Bringing the Text to Life
In the "Dear Diary" section of The New York Times recently, a woman (Johanna Hurwitz) wrote in about our "changing times." She noticed that "Have a nice day" is no longer adequate. In one morning alone, three different people -- a woman behind the counter at the post office, a man in the dry-cleaning store and a vendor selling her a sesame bagel -- concluded their transaction with "Have a wonderful day."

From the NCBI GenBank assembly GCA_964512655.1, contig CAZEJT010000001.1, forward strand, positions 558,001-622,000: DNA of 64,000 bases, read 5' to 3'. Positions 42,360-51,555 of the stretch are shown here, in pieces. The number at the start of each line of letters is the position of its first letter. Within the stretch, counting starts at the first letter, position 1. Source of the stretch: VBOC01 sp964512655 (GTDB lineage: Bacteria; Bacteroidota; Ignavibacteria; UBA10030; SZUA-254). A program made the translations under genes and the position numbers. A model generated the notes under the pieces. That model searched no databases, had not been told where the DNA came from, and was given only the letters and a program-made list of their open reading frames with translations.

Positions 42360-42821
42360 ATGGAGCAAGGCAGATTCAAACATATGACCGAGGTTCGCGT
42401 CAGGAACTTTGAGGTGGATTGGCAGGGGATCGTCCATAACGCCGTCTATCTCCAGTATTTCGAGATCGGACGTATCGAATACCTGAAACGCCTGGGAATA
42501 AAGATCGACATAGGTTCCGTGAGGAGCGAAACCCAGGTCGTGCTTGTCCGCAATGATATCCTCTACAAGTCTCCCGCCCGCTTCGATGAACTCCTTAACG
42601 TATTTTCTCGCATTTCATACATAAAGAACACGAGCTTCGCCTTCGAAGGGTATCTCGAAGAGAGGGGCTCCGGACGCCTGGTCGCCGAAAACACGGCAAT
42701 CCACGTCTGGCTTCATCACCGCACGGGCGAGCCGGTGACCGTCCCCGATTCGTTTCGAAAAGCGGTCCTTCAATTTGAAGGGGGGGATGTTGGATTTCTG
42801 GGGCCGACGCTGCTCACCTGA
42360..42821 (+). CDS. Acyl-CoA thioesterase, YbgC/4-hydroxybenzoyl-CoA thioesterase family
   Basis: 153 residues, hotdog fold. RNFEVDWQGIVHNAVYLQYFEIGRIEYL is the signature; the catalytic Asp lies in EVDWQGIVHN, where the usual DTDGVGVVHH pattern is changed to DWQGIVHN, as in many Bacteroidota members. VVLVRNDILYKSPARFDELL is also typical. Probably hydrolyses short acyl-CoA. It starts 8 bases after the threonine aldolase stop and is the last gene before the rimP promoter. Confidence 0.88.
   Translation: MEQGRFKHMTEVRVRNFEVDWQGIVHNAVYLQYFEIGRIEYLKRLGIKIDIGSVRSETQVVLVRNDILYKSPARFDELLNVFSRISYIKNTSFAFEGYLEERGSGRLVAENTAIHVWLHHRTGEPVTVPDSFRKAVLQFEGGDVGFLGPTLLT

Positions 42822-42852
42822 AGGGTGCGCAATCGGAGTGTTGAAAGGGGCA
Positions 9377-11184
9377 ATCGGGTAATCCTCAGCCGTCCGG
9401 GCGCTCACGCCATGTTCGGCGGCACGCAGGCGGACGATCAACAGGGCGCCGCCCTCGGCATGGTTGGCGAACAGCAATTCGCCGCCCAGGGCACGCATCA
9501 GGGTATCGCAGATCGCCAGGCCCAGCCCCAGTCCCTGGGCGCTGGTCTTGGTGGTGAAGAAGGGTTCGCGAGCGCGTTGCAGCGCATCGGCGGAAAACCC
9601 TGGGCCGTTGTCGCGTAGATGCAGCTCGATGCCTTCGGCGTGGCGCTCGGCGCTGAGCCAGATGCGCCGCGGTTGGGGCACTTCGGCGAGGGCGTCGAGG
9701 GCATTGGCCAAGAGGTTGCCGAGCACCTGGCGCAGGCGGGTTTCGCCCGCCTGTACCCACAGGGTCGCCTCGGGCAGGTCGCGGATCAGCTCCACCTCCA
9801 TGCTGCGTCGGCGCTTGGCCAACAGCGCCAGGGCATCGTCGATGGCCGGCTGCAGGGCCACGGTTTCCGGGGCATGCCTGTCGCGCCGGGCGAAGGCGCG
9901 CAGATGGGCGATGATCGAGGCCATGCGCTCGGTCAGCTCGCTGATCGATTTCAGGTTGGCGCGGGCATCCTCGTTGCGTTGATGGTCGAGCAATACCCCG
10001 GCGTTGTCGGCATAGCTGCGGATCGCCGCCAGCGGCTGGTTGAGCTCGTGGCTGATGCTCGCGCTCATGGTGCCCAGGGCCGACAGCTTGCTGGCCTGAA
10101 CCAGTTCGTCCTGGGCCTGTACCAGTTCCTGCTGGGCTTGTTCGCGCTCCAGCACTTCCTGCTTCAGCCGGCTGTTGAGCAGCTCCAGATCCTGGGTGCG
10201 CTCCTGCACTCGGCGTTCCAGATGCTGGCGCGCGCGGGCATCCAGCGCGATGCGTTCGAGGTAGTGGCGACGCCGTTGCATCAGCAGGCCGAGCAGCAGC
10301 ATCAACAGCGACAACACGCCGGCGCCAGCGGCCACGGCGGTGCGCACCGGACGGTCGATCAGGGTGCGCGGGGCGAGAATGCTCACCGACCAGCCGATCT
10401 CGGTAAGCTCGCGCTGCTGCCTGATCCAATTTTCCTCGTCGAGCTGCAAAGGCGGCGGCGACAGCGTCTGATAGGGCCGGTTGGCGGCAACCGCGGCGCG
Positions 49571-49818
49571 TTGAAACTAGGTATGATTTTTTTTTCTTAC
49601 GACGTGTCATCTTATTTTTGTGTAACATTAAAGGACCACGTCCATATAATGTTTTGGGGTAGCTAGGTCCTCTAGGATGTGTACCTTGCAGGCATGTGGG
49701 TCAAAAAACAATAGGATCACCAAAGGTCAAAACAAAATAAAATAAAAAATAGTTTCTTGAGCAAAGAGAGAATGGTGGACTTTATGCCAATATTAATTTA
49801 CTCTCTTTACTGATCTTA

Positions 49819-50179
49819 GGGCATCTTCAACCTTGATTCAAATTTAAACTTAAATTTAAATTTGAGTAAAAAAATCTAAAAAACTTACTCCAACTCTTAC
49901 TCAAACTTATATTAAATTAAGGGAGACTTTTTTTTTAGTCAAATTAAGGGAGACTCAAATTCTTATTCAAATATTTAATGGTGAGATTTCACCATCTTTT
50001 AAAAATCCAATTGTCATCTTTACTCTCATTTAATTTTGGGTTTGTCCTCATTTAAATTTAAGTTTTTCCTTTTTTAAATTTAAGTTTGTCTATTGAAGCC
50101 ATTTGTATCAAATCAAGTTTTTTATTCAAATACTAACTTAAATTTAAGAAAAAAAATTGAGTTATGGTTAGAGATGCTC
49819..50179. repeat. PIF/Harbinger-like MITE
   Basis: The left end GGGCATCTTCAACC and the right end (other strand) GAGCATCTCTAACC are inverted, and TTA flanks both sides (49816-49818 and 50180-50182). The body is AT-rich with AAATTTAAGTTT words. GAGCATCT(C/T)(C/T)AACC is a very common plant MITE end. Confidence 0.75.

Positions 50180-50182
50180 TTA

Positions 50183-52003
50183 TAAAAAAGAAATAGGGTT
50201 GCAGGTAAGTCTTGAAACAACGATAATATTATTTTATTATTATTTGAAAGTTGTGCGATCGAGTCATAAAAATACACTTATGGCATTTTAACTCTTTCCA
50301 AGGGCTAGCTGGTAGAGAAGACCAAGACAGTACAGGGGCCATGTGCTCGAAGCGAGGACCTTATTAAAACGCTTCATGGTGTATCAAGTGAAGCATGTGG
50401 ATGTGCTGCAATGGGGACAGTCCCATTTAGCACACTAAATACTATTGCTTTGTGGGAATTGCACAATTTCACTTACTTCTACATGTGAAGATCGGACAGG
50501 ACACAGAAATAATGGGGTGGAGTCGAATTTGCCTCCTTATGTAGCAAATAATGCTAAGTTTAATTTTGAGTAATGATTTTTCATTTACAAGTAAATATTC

She went on to conclude, "I'll do my best" (Ron Alexander, "Metropolitan Diary," December 17, 1997, B3).
Leave it to postmodern culture to make experiencing "wonder" yet another chore to add on to our daily "Things to Do" list. The closer the 21st century gets, the more we can be found trying to regain a sense of spirituality in our busy, bustling, bursting-at-the-seams lives. But we can't quite get it right.
Wonder, by its very nature, cannot be programmed into our Day-Timer. Genuine wonder stops your heart, sucks away your breath, robs you of your speech, freezes you in your...